Deloitte’s Women in the Boardroom report, published in collaboration with gender diversity organisation The 30% Club, has some sobering data on the progress of women on corporate boards and in the C-suite.
Highlighting slow progress and the impact of the Covid-19 pandemic on the careers of women, the report argues that there is some way to go before organisations acknowledge the vital role of female leadership in business.
If this rate of change were to continue, the world could expect to reach near-parity in 2045, over 20 years from now
Women on boards
The report finds that women hold 19.7% of board seats globally, a 2.8 percentage point increase from when the last report was published in 2019. Described as progress inching forward at a snail’s pace, the report argues that if this rate of change were to continue, the world could expect to reach near-parity in 2045, over 20 years from now.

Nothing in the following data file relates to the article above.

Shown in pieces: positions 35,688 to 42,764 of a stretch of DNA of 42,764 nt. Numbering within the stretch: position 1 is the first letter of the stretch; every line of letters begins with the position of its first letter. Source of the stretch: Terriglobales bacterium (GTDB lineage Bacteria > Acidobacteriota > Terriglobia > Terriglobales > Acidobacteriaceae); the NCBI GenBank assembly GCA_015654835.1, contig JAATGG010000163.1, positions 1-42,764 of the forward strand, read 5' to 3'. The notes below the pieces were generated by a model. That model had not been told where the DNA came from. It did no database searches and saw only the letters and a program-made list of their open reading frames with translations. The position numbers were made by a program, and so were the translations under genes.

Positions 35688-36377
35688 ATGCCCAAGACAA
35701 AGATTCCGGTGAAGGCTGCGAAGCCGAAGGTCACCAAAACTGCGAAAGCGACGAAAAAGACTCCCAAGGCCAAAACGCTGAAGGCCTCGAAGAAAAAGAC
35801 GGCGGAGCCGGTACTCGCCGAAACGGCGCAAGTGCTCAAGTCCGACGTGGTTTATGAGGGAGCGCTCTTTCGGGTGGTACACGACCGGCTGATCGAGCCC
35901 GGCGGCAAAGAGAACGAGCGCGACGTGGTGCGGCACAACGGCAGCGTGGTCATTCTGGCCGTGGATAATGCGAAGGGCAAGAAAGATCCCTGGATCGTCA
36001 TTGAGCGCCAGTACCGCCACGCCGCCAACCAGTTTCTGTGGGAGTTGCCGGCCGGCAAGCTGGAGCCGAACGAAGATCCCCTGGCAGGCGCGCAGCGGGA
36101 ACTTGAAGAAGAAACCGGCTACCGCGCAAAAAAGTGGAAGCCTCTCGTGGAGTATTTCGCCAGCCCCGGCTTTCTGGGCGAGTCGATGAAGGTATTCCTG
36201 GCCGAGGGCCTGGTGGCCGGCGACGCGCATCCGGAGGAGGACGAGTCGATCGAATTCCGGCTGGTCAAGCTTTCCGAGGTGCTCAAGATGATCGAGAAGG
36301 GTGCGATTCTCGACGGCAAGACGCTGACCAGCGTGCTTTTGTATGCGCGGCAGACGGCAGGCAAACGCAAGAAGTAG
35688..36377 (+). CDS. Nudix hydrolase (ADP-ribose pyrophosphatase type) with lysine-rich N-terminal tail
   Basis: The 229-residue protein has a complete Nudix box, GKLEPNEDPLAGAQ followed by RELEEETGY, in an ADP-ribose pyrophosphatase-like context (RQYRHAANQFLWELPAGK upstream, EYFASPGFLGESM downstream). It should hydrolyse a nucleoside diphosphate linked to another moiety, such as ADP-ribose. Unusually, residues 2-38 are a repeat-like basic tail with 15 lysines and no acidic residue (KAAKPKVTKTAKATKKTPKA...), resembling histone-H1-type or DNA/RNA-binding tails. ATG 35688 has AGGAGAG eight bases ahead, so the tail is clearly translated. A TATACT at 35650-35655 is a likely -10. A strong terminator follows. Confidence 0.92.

Women in the C-suite
Although the percentage of women on boards has moved closer to 20%, there are fewer women in the C-suite. Female board chairs stand at 6.7% while female CEOs are even rarer – at 5% in 2021. Women in CFO roles fare better at 15.7%, up from 12.7% in 2018.
Diversity at leadership level
Diversity at the highest leadership levels matters and contributes to a balanced board. The most gender-balanced boards are found at companies led by women (33.5%) compared with those with a male CEO (19.4%). The finding is similar for companies with female chairs.
The average tenure among women directors has declined compared with men, slipping from 5.5 years in 2018 to 5.1 today. The report explains that this could be attributable to the broader range of opportunities available for experienced women who may be encouraged to leave boards earlier than men.
The report concludes that while the world continues to move forward, overall progress is slow and uneven. The pandemic has challenged progress in achieving equality, making it even more important for corporations to address the obstacles that stand in the way of women’s leadership and invest in their career trajectories.